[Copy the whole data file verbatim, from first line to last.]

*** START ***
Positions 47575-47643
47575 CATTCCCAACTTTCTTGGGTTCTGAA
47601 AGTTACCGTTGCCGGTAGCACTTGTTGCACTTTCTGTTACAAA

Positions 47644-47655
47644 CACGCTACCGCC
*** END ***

Positions 47575-47643
47575 CATTCCCAACTTTCTTGGGTTCTGAA
47601 AGTTACCGTTGCCGGTAGCACTTGTTGCACTTTCTGTTACAAA

Positions 47644-47655
47644 CACGCTACCGCC